News from Notch Consulting, Inc.

June 29, 2008

Century Enka Urges Anti-Dumping Fees Against Nylon Tire Cord

Filed under: Tire Cord — Notch @ 2:17 pm

According to Calcutta’s The Telegraph, two Indian producers of nylon tire cord, Century Enka and SRF Ltd., have petitioned for the imposition of anti-dumping duties on imports of nylon tire cord from Belarus into India.

Century Enka (Calcutta, India), a joint venture between BK Birla Group and Accords, is a leading Indian producer of textile fibers, including tire cord. The company reported that its profitability in nylon tire cord stumbled last year as the company was forced to reduce prices in response to imports. BK Birla has indicated that it will not invest further in Century Enka unless the company’s results improve. SRF Ltd. (Haryana, India) produces specialty chemicals, polymers, and textiles, and is India’s leading producer of nylon tire yarn and cord.

Several years ago, Century and SRF successfully lobbied for action against Chinese imports of nyon tire cord, resulting in an anti-dumping duty of Rs 51 per tonne.

Supreme Court Rejects Appeal of Continental Carbon Phenix City Decision

Filed under: Carbon Black — Tags: , , — Notch @ 11:52 am

On Friday, June 27, 2008, the United States Supreme Court rejected all further appeals of punitive damages in a nearly 4-year-old ruling against Continental Carbon Company (Houston, Texas) and its parent company, China Synthetic Rubber Corp. (Taipei, Taiwan) regarding air emissions from Concarb’s carbon black plant in Phenix City, Alabama.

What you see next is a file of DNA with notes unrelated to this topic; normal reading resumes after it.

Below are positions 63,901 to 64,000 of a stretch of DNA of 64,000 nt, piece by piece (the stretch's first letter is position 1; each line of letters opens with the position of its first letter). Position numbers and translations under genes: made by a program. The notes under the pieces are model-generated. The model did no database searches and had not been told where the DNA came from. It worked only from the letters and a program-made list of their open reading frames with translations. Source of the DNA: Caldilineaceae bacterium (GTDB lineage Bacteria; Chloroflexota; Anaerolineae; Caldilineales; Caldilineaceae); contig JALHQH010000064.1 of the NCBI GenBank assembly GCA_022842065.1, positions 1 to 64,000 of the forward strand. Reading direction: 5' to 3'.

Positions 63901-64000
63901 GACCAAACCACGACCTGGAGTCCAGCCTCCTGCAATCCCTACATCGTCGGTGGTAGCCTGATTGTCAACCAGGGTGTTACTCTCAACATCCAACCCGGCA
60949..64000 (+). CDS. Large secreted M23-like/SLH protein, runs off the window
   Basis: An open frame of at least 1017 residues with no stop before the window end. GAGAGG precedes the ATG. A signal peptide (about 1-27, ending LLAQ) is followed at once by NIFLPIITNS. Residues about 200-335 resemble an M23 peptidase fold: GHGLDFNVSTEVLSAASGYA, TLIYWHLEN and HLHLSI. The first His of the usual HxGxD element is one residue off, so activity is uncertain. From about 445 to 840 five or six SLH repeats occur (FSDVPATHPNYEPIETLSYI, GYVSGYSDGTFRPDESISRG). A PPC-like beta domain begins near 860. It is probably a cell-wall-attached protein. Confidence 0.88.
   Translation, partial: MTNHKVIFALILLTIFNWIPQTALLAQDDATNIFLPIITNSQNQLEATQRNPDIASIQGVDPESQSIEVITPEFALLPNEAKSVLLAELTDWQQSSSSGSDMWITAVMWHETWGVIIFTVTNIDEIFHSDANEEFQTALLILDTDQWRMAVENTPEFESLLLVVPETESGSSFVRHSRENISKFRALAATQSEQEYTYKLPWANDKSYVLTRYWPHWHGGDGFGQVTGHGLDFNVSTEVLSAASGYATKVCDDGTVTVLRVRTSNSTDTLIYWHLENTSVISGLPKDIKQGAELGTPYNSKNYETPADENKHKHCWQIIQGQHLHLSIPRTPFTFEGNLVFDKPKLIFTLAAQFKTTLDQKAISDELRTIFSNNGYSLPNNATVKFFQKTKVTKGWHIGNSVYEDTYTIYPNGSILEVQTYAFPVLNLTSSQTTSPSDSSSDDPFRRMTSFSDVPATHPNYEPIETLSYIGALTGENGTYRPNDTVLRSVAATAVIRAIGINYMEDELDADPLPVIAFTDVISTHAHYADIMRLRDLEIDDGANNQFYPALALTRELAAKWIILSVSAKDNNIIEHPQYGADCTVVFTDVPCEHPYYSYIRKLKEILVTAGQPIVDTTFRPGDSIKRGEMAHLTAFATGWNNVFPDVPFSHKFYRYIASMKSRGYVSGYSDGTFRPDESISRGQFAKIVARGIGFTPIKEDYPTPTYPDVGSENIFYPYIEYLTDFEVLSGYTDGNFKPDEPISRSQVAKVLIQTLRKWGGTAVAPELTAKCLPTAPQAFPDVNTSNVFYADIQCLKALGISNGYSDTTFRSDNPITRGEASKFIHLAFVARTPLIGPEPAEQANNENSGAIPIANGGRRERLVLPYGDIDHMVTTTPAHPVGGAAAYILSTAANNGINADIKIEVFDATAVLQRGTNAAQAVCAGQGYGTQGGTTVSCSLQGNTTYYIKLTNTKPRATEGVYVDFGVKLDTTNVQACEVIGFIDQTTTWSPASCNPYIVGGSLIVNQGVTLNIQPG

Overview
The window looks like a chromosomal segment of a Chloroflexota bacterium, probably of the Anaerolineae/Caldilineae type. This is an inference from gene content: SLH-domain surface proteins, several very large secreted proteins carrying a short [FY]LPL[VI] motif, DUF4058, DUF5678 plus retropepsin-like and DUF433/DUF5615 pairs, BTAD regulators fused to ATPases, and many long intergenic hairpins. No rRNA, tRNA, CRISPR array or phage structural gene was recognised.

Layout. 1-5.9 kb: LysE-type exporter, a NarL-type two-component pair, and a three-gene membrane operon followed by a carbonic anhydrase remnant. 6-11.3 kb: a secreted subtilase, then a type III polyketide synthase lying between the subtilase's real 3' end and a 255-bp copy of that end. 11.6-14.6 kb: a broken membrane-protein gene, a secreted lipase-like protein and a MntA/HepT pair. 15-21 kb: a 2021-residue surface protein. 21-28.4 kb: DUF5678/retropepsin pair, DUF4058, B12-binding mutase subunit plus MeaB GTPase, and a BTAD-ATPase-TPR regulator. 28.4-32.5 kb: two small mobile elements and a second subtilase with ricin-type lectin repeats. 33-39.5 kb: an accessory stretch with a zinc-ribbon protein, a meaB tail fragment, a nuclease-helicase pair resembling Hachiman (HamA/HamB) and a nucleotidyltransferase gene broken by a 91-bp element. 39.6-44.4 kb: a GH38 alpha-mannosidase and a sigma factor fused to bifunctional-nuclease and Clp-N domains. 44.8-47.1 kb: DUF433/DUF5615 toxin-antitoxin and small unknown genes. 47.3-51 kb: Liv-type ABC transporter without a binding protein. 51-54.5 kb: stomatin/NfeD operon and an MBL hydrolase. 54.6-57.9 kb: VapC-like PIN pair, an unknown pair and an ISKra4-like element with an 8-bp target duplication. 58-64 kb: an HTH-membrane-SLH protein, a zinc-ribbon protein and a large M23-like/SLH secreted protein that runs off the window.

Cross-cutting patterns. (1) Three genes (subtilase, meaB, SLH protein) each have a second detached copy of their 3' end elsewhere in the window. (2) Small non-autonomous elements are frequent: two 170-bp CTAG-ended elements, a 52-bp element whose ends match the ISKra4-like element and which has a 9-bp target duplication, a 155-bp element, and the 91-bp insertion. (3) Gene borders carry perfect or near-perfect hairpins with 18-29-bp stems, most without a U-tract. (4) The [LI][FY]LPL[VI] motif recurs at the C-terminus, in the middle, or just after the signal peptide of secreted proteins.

In 2004, a federal jury handed down a $20.7 million verdict in favor of four plaintiffs, including the city of Columbus, Georgia, local boat dealer John Tharpe, and South Columbus resident Owen Ditchfield against Concarb and CSRC. According to the verdict, emissions of airborne carbon black particles from the Phenix City plant caused property damage in the city of Columbus, Georgia, which is just across the Chattahoochee River from the plant. The $20.7 million verdict included $3.2 million in compensatory damages and court costs and $17.5 million in punitive damages.

Continental appealed the decision, but on March 21, 2007 a three-judge panel at the US Court of Appeals, 11th Circuit in Atlanta, Georgia upheld the verdict. On April 11, 2007, Continental filed a petition for a rehearing of the appeals court decision on the grounds that the punitive damages of $17.5 million were excessive. In late May 2007, the US Court of Appeals refused Continental’s request to rehear its own decision in the case. Continental paid the compensatory damages and court costs in June 2007, but appealed the $17.5 million in punitive damages to the US Supreme Court, which on Friday refused to hear the appeal.

On Friday, Continental Carbon’s president Kim K.T. Pan released a statement indicating that the company will pay the $17.5 million punitive damage judgement in accordance with the ruling.

Here is an Associated Press article on the decision.
Here is Continental Carbon Company’s statement on the decision.

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